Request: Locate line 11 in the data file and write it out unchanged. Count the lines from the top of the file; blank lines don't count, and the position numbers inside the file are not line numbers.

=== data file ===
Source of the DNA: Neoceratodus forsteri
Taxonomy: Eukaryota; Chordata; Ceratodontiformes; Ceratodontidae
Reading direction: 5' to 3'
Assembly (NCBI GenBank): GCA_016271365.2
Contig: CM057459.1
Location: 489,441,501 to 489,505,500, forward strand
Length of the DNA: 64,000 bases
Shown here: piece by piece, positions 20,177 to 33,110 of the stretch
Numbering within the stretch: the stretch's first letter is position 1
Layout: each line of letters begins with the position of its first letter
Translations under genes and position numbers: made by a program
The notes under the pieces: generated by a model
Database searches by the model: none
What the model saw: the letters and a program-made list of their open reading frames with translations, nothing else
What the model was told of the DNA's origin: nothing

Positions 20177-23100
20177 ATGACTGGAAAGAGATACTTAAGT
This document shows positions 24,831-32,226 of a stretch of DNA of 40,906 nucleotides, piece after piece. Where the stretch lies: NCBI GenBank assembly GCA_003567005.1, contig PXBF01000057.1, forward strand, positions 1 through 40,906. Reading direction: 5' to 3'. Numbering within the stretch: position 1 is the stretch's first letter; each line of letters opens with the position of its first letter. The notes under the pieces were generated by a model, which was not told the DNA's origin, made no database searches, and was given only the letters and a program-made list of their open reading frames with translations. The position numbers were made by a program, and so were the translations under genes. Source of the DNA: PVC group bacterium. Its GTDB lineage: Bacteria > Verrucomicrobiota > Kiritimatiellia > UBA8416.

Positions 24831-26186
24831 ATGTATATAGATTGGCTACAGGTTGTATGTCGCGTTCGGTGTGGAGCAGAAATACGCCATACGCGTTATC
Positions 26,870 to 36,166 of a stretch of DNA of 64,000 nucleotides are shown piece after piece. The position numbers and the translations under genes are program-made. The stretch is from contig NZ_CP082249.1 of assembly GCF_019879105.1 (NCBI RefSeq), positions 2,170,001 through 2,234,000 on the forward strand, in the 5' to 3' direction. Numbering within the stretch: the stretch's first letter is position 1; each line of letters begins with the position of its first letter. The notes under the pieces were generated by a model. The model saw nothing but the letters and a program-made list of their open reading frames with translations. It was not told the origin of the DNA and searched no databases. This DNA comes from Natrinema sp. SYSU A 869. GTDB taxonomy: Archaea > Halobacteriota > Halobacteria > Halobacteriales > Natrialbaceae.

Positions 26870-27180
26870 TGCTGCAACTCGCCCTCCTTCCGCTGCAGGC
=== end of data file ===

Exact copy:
Translations under genes and position numbers: made by a program